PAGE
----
What about at work?  Do we appreciate those who think differently?  *should* we appreciate them?  I suspect for every story of the one that succeeds are thousands of the ones that really were hair-brained schemes.  But man oh man, when that one does hit, it can revolutionize things.  How to get there… that’s the challenge.  Sometimes we become victims of our own success in the sense we become beholden to what got us there.  It’s a tough challenge, and one I’ve been thinking a lot about lately.

leveraging those who see things differently than you

June 18, 2008 at 12:29 am | Posted in Business, Professional Development | Leave a comment
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A couple of years ago I was doing an exercise at work where we were going through a fictitious acquisition of a small company. We were given the company details and asked to make a first-line recommendation on an offer. My immediate response was, “What’s the guy like?” Another colleague asked, “Why?” and then an interesting conversation ensued.

For me, knowing the guy was really important because I tend to work primarily off relationships. My colleague said, “I actually don’t want to know because it clouds my judgment. I want to just look at the data.” Which way is right? Neither. And both. I think taking just one approach isn’t going to give you the full picture because you will inevitably have blind spots. It’s important to surround yourself with folks whom you respect, but who have ways of approaching problems that are different from your own.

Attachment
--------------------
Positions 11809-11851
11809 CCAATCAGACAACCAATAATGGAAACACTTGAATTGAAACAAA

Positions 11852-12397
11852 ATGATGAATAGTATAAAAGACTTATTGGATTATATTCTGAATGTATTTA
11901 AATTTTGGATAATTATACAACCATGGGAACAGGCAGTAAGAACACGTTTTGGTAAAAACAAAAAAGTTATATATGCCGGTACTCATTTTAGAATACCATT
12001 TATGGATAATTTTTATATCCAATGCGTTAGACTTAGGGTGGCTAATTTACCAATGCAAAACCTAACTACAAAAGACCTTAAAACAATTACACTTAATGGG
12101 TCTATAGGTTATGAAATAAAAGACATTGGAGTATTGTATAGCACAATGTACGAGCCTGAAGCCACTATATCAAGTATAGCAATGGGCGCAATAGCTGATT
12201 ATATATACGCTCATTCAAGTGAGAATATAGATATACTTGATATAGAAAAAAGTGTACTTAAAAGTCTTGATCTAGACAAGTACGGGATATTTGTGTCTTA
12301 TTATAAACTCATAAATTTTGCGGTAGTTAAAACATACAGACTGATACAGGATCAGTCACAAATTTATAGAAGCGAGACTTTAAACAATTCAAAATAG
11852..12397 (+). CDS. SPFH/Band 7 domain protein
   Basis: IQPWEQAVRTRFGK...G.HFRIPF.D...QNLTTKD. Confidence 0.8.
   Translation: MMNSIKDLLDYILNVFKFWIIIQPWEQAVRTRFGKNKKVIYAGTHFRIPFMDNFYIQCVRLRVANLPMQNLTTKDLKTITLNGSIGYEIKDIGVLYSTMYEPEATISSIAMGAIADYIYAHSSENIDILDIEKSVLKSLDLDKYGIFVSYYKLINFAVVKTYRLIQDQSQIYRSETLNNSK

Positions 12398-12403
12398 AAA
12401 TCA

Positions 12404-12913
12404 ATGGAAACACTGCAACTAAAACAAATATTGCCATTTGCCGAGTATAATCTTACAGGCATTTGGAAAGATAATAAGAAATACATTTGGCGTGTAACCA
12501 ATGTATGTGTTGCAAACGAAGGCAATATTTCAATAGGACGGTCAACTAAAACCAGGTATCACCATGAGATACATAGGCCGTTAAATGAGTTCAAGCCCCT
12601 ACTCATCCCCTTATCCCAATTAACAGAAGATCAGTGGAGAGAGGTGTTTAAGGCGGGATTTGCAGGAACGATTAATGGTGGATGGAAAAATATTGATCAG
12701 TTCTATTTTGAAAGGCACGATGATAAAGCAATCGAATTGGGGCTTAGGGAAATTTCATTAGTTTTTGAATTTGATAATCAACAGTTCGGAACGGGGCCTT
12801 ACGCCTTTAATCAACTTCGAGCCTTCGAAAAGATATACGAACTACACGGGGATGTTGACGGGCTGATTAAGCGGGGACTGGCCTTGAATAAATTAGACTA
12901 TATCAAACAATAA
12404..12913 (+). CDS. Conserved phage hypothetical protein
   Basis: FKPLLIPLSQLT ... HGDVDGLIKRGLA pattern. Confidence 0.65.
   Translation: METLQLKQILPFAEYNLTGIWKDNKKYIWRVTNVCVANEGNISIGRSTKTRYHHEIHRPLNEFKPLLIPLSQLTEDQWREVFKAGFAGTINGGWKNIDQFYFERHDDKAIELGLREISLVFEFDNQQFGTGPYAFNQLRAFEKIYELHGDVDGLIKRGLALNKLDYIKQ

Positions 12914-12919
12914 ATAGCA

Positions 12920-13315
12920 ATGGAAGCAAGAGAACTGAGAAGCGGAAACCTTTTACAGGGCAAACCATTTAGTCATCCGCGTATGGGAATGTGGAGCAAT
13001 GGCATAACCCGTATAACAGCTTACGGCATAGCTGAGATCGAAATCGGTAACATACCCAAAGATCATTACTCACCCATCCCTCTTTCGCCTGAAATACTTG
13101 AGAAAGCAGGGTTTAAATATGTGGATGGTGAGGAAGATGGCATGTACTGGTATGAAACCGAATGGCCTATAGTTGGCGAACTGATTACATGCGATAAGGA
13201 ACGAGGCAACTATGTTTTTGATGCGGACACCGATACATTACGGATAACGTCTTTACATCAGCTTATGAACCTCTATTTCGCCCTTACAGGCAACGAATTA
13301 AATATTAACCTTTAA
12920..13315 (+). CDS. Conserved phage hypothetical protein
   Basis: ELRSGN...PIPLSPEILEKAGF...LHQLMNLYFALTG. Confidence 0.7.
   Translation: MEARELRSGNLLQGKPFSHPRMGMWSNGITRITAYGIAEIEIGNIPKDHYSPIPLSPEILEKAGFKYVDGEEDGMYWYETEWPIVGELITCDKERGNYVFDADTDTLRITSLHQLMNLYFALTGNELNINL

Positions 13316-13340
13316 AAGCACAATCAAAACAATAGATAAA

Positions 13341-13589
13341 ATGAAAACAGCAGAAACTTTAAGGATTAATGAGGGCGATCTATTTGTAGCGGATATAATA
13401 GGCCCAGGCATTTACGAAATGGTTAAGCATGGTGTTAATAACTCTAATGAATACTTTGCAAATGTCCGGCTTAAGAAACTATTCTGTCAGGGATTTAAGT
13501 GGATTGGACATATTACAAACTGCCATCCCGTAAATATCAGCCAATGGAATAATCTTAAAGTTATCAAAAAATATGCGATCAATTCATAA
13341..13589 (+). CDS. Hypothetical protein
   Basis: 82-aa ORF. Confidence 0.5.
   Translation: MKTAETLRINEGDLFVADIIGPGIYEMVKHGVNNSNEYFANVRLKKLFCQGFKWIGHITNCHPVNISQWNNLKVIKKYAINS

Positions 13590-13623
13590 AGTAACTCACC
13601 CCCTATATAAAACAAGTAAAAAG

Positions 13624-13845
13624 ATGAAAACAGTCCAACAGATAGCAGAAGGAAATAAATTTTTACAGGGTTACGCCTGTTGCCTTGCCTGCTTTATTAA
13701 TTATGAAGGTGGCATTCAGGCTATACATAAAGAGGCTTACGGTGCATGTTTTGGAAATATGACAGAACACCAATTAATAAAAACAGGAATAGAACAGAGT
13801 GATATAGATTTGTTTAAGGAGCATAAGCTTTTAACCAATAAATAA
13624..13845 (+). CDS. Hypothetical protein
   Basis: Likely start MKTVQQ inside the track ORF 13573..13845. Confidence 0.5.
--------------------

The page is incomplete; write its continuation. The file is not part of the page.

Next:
The best leaders (in business and sports) seem to have a knack for surrounding themselves with perfect compliments. The trade off is that you won’t always reach consensus as quickly as you’d like, which can sometimes be frustrating. But that pales in comparison to the benefits of having a strong compliment of talent around you who can see things from all angles.

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going “backwards” when you’re deep in the playoffs

June 17, 2008 at 12:02 am | Posted in Business, Professional Development | Leave a comment
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A recent comment on one of my posts got me thinking about an old lesson I learned many years ago…

If you make it to the championship in high school football, from the time the first practice started, you’ve likely been at it for 18-20 weeks straight . Each week you advance in the post season, it gets very tempting to add more and more new stuff for the next opponent. If you’re not careful, you can soon outcoach yourself. Putting in too many new things, chasing that next magic play, or tweaking your schemes beyond your fundamental core abilities are all traps to watch out for.

What I learned from an old coaching mentor of mine was: “When you get deep in the playoffs, take a day and go backwards. Go back to the basics.” He was advocating running a practice like it was the first week of the season. Focus on the fundamentals. Get the intensity back. Return to the vision and hunger you had when the season started. I was amazed at how well it worked for us coaches and for the players.

I think we can do the same in business. As our companies mature, and markets get tough, and innovation is required, and growth gets more challenging, and we’re always pushing the envelope… that may be a good time to take a few days to go back to our basics–whatever they may be. Am I doing all of the little things right? Am I following a cohesive vision? Am I letting others know, clearly, what we need to do to succeed? Am I doing the things I would train another to do if they took my role?

It is so easy for me to stray from the little things that I know make a difference. Revisiting them every so often is a way to make sure I don’t stray too far.